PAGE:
• determines the process areas and limits,
  • provides with methods for improving processes for future.

The following activities should be carried out in order to find out the current status of As-Is processes:

  1. Processes defined and described in quality terms, using the relation mapping. Such work will facilitate obtaining answers to the questions: who is the process user; what is the process outcome; who are the suppliers; what is put into the process; what are the requirements for the input data and output data; what flows through the process.
  2. Flow map produced to show all activities as a detailed map.

The process mapping provides with information with regard to: [Ayers, 2001]:

  • register of process activities and stages, and of people responsible for the execution thereof,
  • definitions of characteristic parameters describing the processes, relating to the work time, leisure time, and costs,
  • determination of process customers. Customer groups are divided in segments, with a division in external customers and internal customers,
  • process results, depending on information collected from interviews and by different methods.

Stage 2 facilitates assessing weak points and strong points of the starting situation, and then making the SWOT analysis. The assessment of weak/strong points of the current chain processes facilitates a better assessment of the process usefulness. This assessment is made based on: quality meters, benchmarks, comparison of design rules, e.g. for supplies (As-Is), and facilitates determining how good the processes are and whether processes can be improved by application of: the best practice, the customer value-added evaluation, interviews-assessments obtained from customers or users, identification of narrow throats, application of quality house analysis, or SWOT assessment. The assessments allow specifying new processes and are collected by Design Teams (DT). The process specifications have attachments with assessments that allow determining the competitive edge of these processes as the starting pointy for the definition of a new vision in Stage 3.

Stage 3 consists in the development of a new vision target for the supply chain; this new vision should be dramatically different than the starting point. The Design Teams should use expert opinion while creating the new vision. The following changes should be carried out in order to create this vision:

  • flow processes revised,
  • organisation adapted to support these processes,
  • changes made within the supply chain,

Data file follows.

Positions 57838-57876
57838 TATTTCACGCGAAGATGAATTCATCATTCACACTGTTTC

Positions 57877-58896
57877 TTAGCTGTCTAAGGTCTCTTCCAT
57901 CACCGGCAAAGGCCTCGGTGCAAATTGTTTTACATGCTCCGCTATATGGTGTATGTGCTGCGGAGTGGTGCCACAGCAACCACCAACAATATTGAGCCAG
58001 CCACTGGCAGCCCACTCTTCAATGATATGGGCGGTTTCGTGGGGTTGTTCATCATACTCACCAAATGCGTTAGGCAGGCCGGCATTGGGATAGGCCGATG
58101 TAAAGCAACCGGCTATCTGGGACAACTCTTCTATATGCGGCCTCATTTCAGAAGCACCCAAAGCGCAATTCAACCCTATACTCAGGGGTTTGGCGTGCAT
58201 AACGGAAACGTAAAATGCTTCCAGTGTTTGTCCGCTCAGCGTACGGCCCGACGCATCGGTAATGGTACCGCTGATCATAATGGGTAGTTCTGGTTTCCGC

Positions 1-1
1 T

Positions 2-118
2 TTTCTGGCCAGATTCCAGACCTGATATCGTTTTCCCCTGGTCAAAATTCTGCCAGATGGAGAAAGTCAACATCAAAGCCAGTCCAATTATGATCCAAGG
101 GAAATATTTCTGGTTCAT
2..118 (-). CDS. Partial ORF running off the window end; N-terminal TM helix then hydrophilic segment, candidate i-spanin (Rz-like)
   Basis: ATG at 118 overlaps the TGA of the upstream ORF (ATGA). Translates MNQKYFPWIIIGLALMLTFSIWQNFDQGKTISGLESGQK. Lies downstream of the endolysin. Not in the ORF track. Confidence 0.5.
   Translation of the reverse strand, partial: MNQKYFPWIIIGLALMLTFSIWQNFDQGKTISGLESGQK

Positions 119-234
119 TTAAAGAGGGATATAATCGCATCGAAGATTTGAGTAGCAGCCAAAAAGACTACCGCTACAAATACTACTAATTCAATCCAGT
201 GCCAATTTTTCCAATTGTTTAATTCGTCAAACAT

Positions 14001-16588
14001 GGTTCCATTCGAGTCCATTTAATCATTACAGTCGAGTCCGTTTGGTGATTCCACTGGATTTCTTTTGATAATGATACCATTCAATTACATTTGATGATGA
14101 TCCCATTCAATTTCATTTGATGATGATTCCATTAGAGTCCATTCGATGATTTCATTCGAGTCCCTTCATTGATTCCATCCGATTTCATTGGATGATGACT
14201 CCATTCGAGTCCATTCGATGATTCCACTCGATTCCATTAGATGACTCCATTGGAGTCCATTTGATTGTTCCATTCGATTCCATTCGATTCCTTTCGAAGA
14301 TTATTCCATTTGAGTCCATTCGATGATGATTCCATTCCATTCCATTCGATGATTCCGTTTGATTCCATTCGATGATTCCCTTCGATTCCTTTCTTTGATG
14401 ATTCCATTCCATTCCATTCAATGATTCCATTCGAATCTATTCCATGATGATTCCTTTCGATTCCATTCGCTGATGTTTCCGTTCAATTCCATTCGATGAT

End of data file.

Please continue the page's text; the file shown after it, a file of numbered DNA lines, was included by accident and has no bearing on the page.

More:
• infrastructure (equipment, assets) adjusted,
  • meters developed for redesigned processes,
  • costs decreased - receipts increased,
  • to-do-tasks specified,
  • steps proposed for Stage 5 - detailed design, pilot program implementation.

Stage 4 consists in the definition of required process statuses (To-Be). This stage is executed by numerous meetings, in three sequences: presentation of numerous required process statuses that create the new vision for the supply chain; a number of sessions for preparing variants for the new vision; and, in the end, by the final decision on the final process (To-Be) as set in the required vision.

Stage 5 - consists in the preparation of detailed design with the target vision of the improved supply chain and of the pilot implementation, in three form of a detailed documentation. The proposed solutions undergo tests; the to-be-implemented solutions are accompanied by change proposals regarding the organization of new supply chains. Figure 1 shows the location of five groups of tasks selected to be carried out.


Within Stage 1, the Design Concept, or the task no 1, is carried out: Designing Supply Chains for Strategic Advantage, where segments are redefined - this is the area (domain) for the chain activity, new products development co-ordination and management.

Stage 2 - Detailed design and pilot solution tests - Task number 2 is carried out. - Implementing Collaborative Relationship. This task includes: organization structure changes for specified functions within the supply chain reorganization procedures; determination of activity evaluation meters, new positions for management functions in the supply chain organization.

Stage 3 consists in the execution of tasks 3, 4, and 5.

Task 3 - Forging Supply Chain Partnerships includes: determination of competencies for chain links; forging partnership structures in the supply chain; forging motivation systems.

Task 4 - Managing Supply Chain Information includes: determination of system components; selection of technological innovations and software solutions; determination of barriers.

Task 5 - Removing Cost from the Supply Chain includes: cost removal sources; factors supporting cost removal; weak points of product design procedures; incorrect information in decision making; weaknesses of partnership rules within the supply chain (see fig. 1).

  Source: J.B. Ayers, 2001.

Fig. 1. Supply chain design method
Rys. 1. Metoda projektowania łańcucha dostaw


When working according to the permanent supply chain improvement method and while doing Task 5, the cost reduction is executed in three dimensions at the same time: cost, execution time, and quality achieved for the analyzed supply chain processes. A multi-dimensional problem is created, which only can be solved using the M. Porter value-added analysis.

Unlike the efficiency analysis executed by T. Kasprzak in "Modele referencyjne w zarządzaniu procesami biznesu" ("Reference models in business process management"), the metering rule and evaluation analysis for logistic processes was based on three criteria: quality of the product, logistic services, and customer service; order execution time; logistics costs [J. Twaróg, 2003].